Page 1 of 14 Apr 1921 Issue of Williamsport Review Republican in Williamsport, Indiana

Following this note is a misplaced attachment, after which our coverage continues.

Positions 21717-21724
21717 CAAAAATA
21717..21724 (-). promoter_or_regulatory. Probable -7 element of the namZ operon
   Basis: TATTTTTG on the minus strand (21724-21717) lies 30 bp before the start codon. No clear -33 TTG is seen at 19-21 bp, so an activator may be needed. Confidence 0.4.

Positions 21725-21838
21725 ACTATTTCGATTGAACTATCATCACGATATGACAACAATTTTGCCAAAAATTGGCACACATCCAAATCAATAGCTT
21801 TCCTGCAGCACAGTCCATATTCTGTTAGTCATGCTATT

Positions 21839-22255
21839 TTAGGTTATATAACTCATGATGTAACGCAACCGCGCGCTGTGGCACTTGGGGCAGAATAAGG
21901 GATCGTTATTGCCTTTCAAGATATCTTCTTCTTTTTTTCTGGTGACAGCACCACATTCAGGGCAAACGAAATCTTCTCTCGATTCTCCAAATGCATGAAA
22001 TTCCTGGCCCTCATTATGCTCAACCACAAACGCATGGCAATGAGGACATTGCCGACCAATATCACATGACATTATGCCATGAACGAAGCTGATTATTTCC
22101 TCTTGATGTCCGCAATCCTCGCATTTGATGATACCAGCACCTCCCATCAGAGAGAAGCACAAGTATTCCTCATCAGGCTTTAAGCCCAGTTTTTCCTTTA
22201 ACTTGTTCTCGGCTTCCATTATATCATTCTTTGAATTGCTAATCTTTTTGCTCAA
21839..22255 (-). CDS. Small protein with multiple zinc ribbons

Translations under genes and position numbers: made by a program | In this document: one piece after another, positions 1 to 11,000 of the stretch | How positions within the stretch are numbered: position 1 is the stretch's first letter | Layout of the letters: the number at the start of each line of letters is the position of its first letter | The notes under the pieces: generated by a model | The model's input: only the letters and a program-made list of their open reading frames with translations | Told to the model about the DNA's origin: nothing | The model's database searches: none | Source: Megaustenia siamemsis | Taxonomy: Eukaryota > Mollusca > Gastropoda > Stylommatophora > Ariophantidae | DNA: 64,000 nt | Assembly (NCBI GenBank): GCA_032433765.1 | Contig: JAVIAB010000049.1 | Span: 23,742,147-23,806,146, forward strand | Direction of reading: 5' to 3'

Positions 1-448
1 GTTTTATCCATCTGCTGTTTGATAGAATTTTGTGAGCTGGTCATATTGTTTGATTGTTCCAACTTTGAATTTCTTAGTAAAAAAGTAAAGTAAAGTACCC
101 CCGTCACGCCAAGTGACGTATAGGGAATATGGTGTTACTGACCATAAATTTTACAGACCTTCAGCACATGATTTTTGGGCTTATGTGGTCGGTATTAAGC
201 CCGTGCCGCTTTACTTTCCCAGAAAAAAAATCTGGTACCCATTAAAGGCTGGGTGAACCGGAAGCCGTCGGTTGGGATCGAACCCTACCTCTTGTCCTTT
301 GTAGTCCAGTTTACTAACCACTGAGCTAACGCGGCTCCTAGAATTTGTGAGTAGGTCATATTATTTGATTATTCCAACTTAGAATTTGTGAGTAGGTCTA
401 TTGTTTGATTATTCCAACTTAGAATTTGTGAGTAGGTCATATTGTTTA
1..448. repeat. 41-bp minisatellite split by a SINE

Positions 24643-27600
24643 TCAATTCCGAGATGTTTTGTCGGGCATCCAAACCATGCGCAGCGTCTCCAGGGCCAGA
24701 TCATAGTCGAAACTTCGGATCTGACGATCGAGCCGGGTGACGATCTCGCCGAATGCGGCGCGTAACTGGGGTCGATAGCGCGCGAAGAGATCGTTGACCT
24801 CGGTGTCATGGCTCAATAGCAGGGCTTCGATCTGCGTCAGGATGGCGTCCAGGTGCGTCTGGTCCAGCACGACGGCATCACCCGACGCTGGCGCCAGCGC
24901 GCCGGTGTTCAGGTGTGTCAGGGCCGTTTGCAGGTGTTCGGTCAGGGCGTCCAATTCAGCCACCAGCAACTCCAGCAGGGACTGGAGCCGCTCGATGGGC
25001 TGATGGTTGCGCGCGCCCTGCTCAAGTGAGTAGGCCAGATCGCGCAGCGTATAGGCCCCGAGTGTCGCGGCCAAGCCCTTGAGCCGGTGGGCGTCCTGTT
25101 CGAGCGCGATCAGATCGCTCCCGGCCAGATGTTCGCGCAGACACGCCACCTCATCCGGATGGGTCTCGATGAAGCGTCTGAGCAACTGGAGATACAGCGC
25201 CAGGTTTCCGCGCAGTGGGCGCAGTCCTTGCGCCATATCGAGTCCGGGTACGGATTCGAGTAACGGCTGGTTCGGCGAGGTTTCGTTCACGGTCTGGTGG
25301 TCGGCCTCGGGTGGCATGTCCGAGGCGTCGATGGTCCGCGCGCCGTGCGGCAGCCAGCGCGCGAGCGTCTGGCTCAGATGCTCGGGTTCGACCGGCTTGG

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Williamsport Review Republican (Newspaper) - April 14, 1921, Williamsport, Indiana Jet Lyle a a / 1review-Republican leading p$8r of Warren county or new series vol. 7, no. 27 will Ian sport Indiana thursday april 14, 1921 j. H. Stephenson editor real Dollar Oay Here Nexina Vurdak Oier business men Are offering some up to Date bargains $90,000 Alimony highest granted Williamsport will have her first Dollar Day event next saturday which will be a real Day for the bargain Hunters. To convince yourself the merchants Are entering into the spirit to give bargains to All who enter their store next saturday 3usi read the articles offered in their ads in this week s review Republican note the prices and then come to Williamsport saturday and see the goods. These goods offered Are All new. Up to the minute goods of the Best variety and not some cheap junk imported especially for this Sale. Other places have offered Dollar Bay goods which consisted of a lot of cheap goods shipped in especially to fool the people and they did fool some to their sorrow. Our merchants Are different in that they Are offering first class goods at bargains j of will appreciate. They expect the goods to please their patrons to such an extent it will sure bring them Back As customers in. The future. They Are sacrificing their profits for the simple reason they want your future Trade and Are willing to sacrifice their profit on that Day to secure it. Don t stand Back friends or you will lose Money by doing so. Come Early saturday and spend the Day with the merchants of Williams port. Or. Odle proprietor of the Odle theatre says he will meet the merchants half Way by opening his show on saturday afternoon and give a Fine matinee at the bargain Price of .5 and 10 cents. He has an excellent program for this Day and one you would Ford gnarly pay 35 cents to see. Don t forget the Date wifi be sure to be Here saturday. W j l a is Deal of won i Benton county Farmer succumbs to injury made in Suk a goal att Jumpt the Best Spring tonic a. Bilman the Only Way profits and incomes Are both slumping decidedly in this country. The reaction from War conditions has distinctly set in and in the future there will More and More be noted the tendency to get Back to Normal. To be sure this tendency will be fought desperately by certain capitalistic and labor interests but it is inevitable and irrepressible. There is one distressing and Dis quieting fact however that we cannot escape. And that is that our huge National obligation remains a fixed feature. It does not shrink with War profits and War wages. The interest charge remain fixed and the principal still stands to be paid off Dollar by Dollar. This obligation first Victory in the famous still Man divorce Case in new York went to t"9 wife of the International financier and president of the National City was in the court granting of a record Alimony of ?90,000 a year and $47,000 special counsel and Legal expense Money in defending her suit. Banker Stillman sued his wife for divorce naming a French Canadian Indian guide As correspondent and disowning his two year old son baby Guy Stillman. Mrs. Stillman filed a counter suit naming Florence Lawlor Leeds former Broadway shorts girl As correspondent mrs. Leeds is also the Mother of a two year girl boy. This photo of mrs. Stillman is exclusive. William j. Lawson of Chase ind., who shot himself through the head tuesday morning of last week died at 3 o clock sunday afternoon at st Elizabeth s Hospital As a result of his injury. Or. Lawson had been depressed by financial losses in live Stock and Grain and it is believed that this was the cause of his rash act. Or. Lawson was born at Chase in Benton county August 22, 1869, he spent All his life in the Benton county District being educated in the schools of that county. He was married to Minnie j. Anderson in 1s93. She died several years later and in 190 s he married Ella Grant who with a son Clarence w. Law son of Boswell survive. He is also survived by two Sisters mrs. Minnie Eckerstrom and ivors. Ella Best both of Boswell and two Brothers Charles f. Lawson of Chase and Oscar v. Lawson of Seattle Wash. The funeral was held from the methodist Church at Boswell tuesday afternoon at 2 o clock and burial made in the Boswell cemetery was Weil known Zvir. Lawson was one of the most prominent men in Benton county and was Well known Over the state for his numerous Large farms and live Stock. He was a member of the masonic Lodge of Lafayette the knights templars and Mystic shrine also of Lafayette. He was president of the Benton county farm Bureau president of the Farmers and merchants Telephone Raymond Stewart drowned in Dayou two boys fall a rom boat into deep Pool one rescued the new food crop the United states supreme court having decided that any citizen can drug under disc Harrow Asa Biggs a former West Lebanon boy and a brother of Dut Biggs of this City who has been working possess wild fowl and Breed them from near Georgetown 111., was company of Boswell a member of the state live Stock commission and a member of the state exemption Board during the War. He served two terms As county commissioner. He was a life Long member of the methodist Church at Boswell. Oyster Shell scale dangerous in state Oyster Shell scale is present in Indiana in alarming abundance according to prof. J. J. Davis head of quot passers by quot is greatest Blackton photoplay if j. Stuart Blackton has Ever produced a better picture than quot passers it is apparent that profits and incomes Are falling it is likewise apparent that the government s revenues from these sources Are falling also and that the Federal Treasury is to be confronted by a deficit. This deficit must he met in some fashion and the Only practical and sensible sol Nikon of the difficulty would seem Fco be the imposition of a sales tax. Xot Only would such a tax result in the collection of a huge sum of Money hut its Cost of collection would be nothing As it to ild be made in Advance at the source. Such a tax would amount Only to a Small amount on the individual and collected As it would be through the year would not be noticed. Yet its aggregate would be stupendous. Some such provision will have to be made even though the tax on incomes is retained As. Of course it will be. Contracted in flush times by extra a by quot it has slipped our Mentory. Gant spenders must be met in lean quot passers by quot Herbert raw times by Thrift and Economy. Since quot non m the leading role but it s More than a one Star picture for every member of the cast measures up perfectly to the requirements put upon them. In fact Seldom have sve seen better character portrayals than those of William j. Ferguson Dick Lee and Tom Lewis. The production is the Acme of artistry. C. Haddon Chambers the playwright with nothing but successes to his credit wrote quot passers Jim quot which enjoyed great Success in the English and american stages. It s a Story of real people of varied types and philosophies of kindly deeds of everlasting loves and of Noble sacrifices. Or. Blackton s direction shows a Mastery of his subject. The thought behind quot passers by quot As been developed with virility the pathos is tender and exquisite the humanity of it is heart touching the humor is fresh and bubbling the Romance is True and steadfast and the villainy thank heavens is far in the background. Thursday Only at the old theatre. Admission 10 and 25 cents. The entomology department of Purdue University especially on Shade Trees and shrubs. It is pretty Well controlled in Orchards by i regular spraying he says. The scale resembled an elongate Oyster Shell of a Brownish or Dull Gray color. During the Winter the tiny White eggs Are to be found beneath the old scale and the Young Hatch from these and crawl out to attach themselves to the branches after the last of april in Southern Indiana and the Middle of May in Northern Indiana. It is too late to apply the regular Lime surn Hur Spray during the dormant period so a summer Spray applied shortly after hatching is recommended. The Spray material should be composed of a Strong whale Oil soap solution or better whale Oil soap one Pound dissolved in 4 Gallons of water to which is added a ounce of 40 percent nicotine sulphate. Application must be to Borough because the Young Scales Are killed Only by Contact with the insecticide. Care should be exercised to use a forceful Spray As the Young Scales Are All on the twigs. Lime Sulphur diluted to summer strength also is effective but not As Good As the other materials. Old resident dead and sell them for food under proper regulation the game Breeding Industry is sure to enormously increase. It is very Little More work to raise a pheasant or a grouse than a common Chicken a wild Duck than a tame Duck. But the wild Bird will bring the game Farmer eight to ten times As much Money. There Are some very interesting possibilities. About sixty of the two Hundred species of wild fowl Are found in America. There Are two families or classes of ducks the sea ducks or divers and the Shoal water ducks or dabblers. The last named Are the most suitable for game farms and preserves in More of the states. Wild geese can be reared in Fields which contain Small Ponds and Good stretches of grass. They Are fed also with Corn and other Grain. The Field should be enclosed with a Fence made of netting five or six feet High and one Wing of geese should be clipped. One pair of Quail and its progeny would produce Over six million Quail in eight years provided each nest contained Only twelve eggs and there were no losses. Frequently the nests contain More than a dozen eggs sometimes Over Twenty eggs Are found in a nest. It is evident from this that vermin and varmints have to f e killed off by the game breeder. Amp in swampy areas a single crop of wild ducks is frequently Worth More than the value of the Lance. Many Ponds and Small swampy tracts from new England to the Pacific coast can be made to produce wild ducks abundantly and profitably. Wood ducks the handsomest wild ducks in the world Are easily raised in wire enclosures containing some water. These Birds in a wild state nest in holes in Trees. Therefore the Yards should be equipped with Iio xes placed on poles or tacked to Trees. Terribly injured last Friday afternoon when the team he was driving and which were hitched to a disc Harrow took fright and ran away. The sudden lunge of the horses threw Asa from his seat and in front of the Harrow which did no pass Over his body but dragged him along the ground for about 30 rods where the horses were stopped by a Fence. Or. Biggs was extricated from his perilous position and rushed to the st. Elizabeth Hospital in Danville where his injuries were Given attention. It was found that his left Les was quite badly lacerated. The left Side of his body was Cut and a Large Hole torn open exposing the lung which was also some what injured. Several ribs were also probably fractured. He must have held on to some part of the machine to have kept it from passim Over him and to have saved i head from serious injury. Providing pneumonia or other complications do not arise from the exposure of the lung physicians think he has a fair Chance for recovery. Until lately or. Biggs was a Corporal in the regular army and saw service in the late Lebanor Gazette. A Between one and two o clock this afternoon a tragedy happened just at the outskirts of the City in which one lad was drowned and one narrowly escaped the same Fate. Ross Sweeney Archie Sweeney and Raymond Stewart were boat Riding in the body of water known As the wide water situated a Quarter of a mile Southwest of the National Gar Coupler Plant and lies Between the right of Way of the Covington Branch of the Wabash railway and the Steep Hills to the East. The Boya had been enjoying the sport for Only a Little while when the Stewart lad and Archie the younger Sweeney boy stood up in the boat thus rocking the boat throwing both boys out into the water. The older Sweeney boy jumped from the boat and after a Long struggle with the Crater and chill succeeded in getting to the Bank with his brother. In the meantime the Stewart boy had sunk in about eight feet of water. The two Sweeney boys succeeded in reaching the Stewart Home on top of the Hill and gave the alarm. They were taken in stripped and warmed. A searching party was instituted and the body of Young Stewart was recovered after about an hour s search by his elder brother Paul Stewart and Mike to Mullihan. The body was taken Home and or. A. C. Holley who had been summoned gave his attention to restoring the unfortunate lad but thought there was Little Hope As the body had remained in the water too Long. The unfortunate boy is the youngest child of or. And mrs. Melvln Stewart who heartbroken Over the untimely death of their s Attica Tribune. The Young lad is a Nephew of rl4�zl in got reach $750,000 new soldiers Home manager of newspaper Martha Ann Wilson wife of the late James Wilson died at her Home in Pine township wednesday afternoon of last week aged 82 years 11 months and 22 Days. She had spent nearly All her life in Pine township where she was a highly respected citizen. She is survived by the following children mrs. Lillie Gray who was at Home caring for her Mother mrs. Jacob Fry of near Pine Village James Wilson of near Rainsville and Lawrence Wilson of near this place. She also has one brother and one sister living Here Isaac Slauter and mrs. Cynthia Copeland. The funeral services were conducted at the methodist Church in Rainsville last Friday afternoon at 2 o clock by Rev. John e. Mccloud of this place and interment was county treasurer urges tax payers to avoid penalty How to Stop soil washing de ions rated in Indiana How to Stop soil washing one 6f the biggest problems in Indiana especially in the Southern part of the state was demonstrated april -7 on the farms of two Orange county men Jesse Lightner of near French lick and r. N. Atkinson of near Paoli by representatives of the agricultural Extension department of Purdue University. Several types of dams set under the direction of c. A. Norman Rural Engineer for Purdue on each farm illustrated the most effective Means of stopping the washes. W. A. Ostrander of the soils and crops staff a penalty of ten per cent will be assessed against property owners who fail to pay their Spring instalment of taxes by the first monday in May which is the second Day of the month. This warning in Given at this time by j. Frank Hildenbrand county treasurer in order that local people will have no excuse to offer should they fail to pay within the prescribed time and thus incur the penalty. Or. Hildenbrand also urges taxpayers not to put off their payments until the time limit is about to expire and there is a last minute Rush. All property owned on March 1, 1920, is listed this year. A Large percentage of the taxpayers in the county have already settled for their first payment but a goodly number Are still holding off and these have but three weeks in which to make payment. Tell go to Europe then explained the system of crop made m the Slauter cemetery near pig necessary to realize the Benefit five Points. Of the dams. Similar dams were constructed last fall on the farm of Russell Allen near Salem Washington county. As a result of this work a Large area of his farm has been reclaimed and is tillable again or it will be used for pasturing. At these demonstrations Farmers came from a radius of 10 Miles to see the dams and hear the discussion. As a result of this preliminary work requests have been received for similar demonstrations in Many parts of Southern Indiana and it is quot hoped by these methods to help solve one of the big problems of thousands of Hoosier Farmers. Mrs. Dan c. Reed of Attica and miss Cordelia Reed of Covington Are planning to spend the summer in Europe. They will sail the 18th of june going to France where they will remain in Paris during the month of july and travel through Italy during August. Mrs. Reed will return in september and miss Reed will remain in France to study French italian and Spanish for a year. It Ely can we not profit by others the Covington Republican last week stated the commissioners of Fountain appropriated $150.00 to beautify the court House grounds with shrubbery and that the full amount was spent for plants. The work of setting out the plants was All donated by the citizens of Covington who were Public spirited enough to want to see the court Ard in excellent condition. We believe this is a plan Warren county should try As Many improvements can be made on the court House Lawn which would and materially to its Beauty. Gil r. Stormont who will become commandant of the soldiers Home on May 11. Was born in 1848, of scotch Irish parentage on a farm near Princeton in Gibson county. When 18 years old he enlisted in company a 5sth Indiana regiment Volunteer infantry and served a four year enlistment period. He was wounded in the Battle of Chick Amailga. Following the civil War Imp. Stormont taught school near Princeton and later attended Indiana University. In 1873 he took up newspaper work in Albion 111., and became proprietor of the Albion journal. Three years later he returned to Princeton and purchased the Princeton Clarion which he published for More than Twenty five years. Leading the Republican party s fight in Gibson county and in the first District mainly with Success. State g. A. R. Head he was supervisor of the census for Southern Indiana in 1880 and in 1889 was appointed Deputy Revenue collector by collector d. W. Henry of Terre haute. He filled this position until 1900, when he was chosen commandant of the Lafayette soldiers Home. In 1890 or. Stormont was elected commander of the department of Indiana g. A. R. During his incumbency at the Lafayette Home or. Stormont disposed of his Princeton newspaper. He served a three year term As commandant of the Home and was reappointed. Shortly after this however he resigned and re entered the Revenue service. Before disposing of his newspaper Plant or Stormont edited Aind published a volume of civil War history known As chaplain right s quot history of the 58th the volume is recognized by historians As having a High value. Other historical writings of or. Stormont include a de luxe history of Gibson county. Chicago april 7.�?an abandoned mail sack found by the police Early today and believed to be the registered Pouch stolen by bandits from a mail truck in the Dearborn Street station late yesterday contained wrappers for Money which the police said shows that from $500,000 to .$750,000 was obtained by the robbers. It was reported last night that the loss would not exceed $50,000. The abandoned Pouch contained wrappers indicating a shipment of one package of $40,000 in $1 Bills a package holding $50,000 in currency another containing a Hundred $1,000 Bills and five Large sacks run signed to branches of the Federal Reserve Bank each sack containing five smaller bags which in turn held currency of Large denomination. Bystanders said that the robbery was committed in less than two minutes. So sudden was the assault on the mail truck that Many conflicting stories were Given to the police by witnesses. Sheriff o. L. Stewart of this City. Wheat shows big increase Indiana state Capitol april 1.0.�? the condition of Winter wheat in Indiana shows an increase of thirty Points Over the april 1 condition of 1920 and Rye shows a gain of twelve Points while Breeding sows show a decline of 10 per cent for the same period according to the report of the co operating crop reporting service of Indiana issued yesterday. The farm labor Supply is greater than the demand because of changed methods of farming Low prices for farm products and improved machinery for facilitating work. The report follows quot the condition of Winder wheat april 1, was s9 per cent of Normal and indicates a total production of approximately 32.600,000 bushels for the state. year the condition was 5 9 per cent of Normal and the ten year average is s3 per cent. There was 1,953,000 acres seeded last fall some of which has already been abandoned or seeded to Oats or other crops but this is not extensive and present indications of abandonment loss seem to be very Small. C o Sling soon a great picture of the great North 3,000,000 Mctory medals await sex service men despite vigorous efforts by the army recruiting service and the american legion the War department has announced that less than 1,500,000 Victory medals have been issued to the 4,500,000 sex service men entitled to them. As a result the Secretary of War has authorized a new drive to effect the distribution of the remaining 3,000,000 medals and the appointment of a commission of Twenty four army officers to devote their entire time to the project. Col. Charles h. Martin until recently in charge of army recruiting is directing the Campaign. The country has been divided into six regional districts with an of Fiscer in charge of each. The american legion again will be asked to assist in the distribution. Maj. Albert t. Rich will have charge of the distribution of the medals in Indiana. Haircuts for 25 cents More than the usual interest attaches to the announcement of the forthcoming engagement of James Oliver Curwood s quot nomads of the North quot at the Odle theatre next thursday and Friday april 21-22. All those who saw quot Back to god s country quot and quot the River s end quot master pieces from the workshop of this author realize they Are justified in expecting something extraordinary in the latest picture nation of his Brand of outdoors. Far North fiction. This film is an associated first National attraction and it is said to be one of the very Best features Ever offered by this organization. The three High lights in the production according to Advance information Are the remarkable performance of animals including Many wild ones in general and a pet Bear and dog in particular a Forest fire which is accredited with setting a new High Mark in realism and thrills and a Romance of All absorbing qualities quite different than the Ordinary run of love affairs so Universal in the movies. The cast which has been selected to play the various picturesque roles in this intense drama of the wildest of god s country includes such stars As Betty Blythe Lou Chaney Lewis Stone Melbourne Mcdowell and Spottiswood Aitken. A correction Lafayette ind., april 7.�?on and after monday april 11, the eighteen Union Barber shops in this City will reduce the Price of haircuts to 25 cents a reduction of Foo per cent. The new Price was agreed on at a joint meeting of Boss Barbers and journeymen Barbers Friday night. The shops will also remain open wednesday evenings until 8 o clock. The Price reduction will not affect wages of Union Barbers. Boss Barbers said that it now costs More to shave a Patron than it does to Cut his hair because of the Cost of laundry work soap Talcum Witch Hazel and other accessories thereto. In the Williamsport Auto Static n quot Dollar Day and quot it will be noticed that it says they will sell three spare plugs for ? 1.000 this is a mistake the quot and quot should have read quot two spark plugs for $1.00." gentle Reader please make note of thy 5nd Only expect two instead of three card of Banks i wish to express my thanks to thi friends and neighbors also Masoni Lodge for the kindness shown me a the death of my husband. Mrs. Jessie Urquhart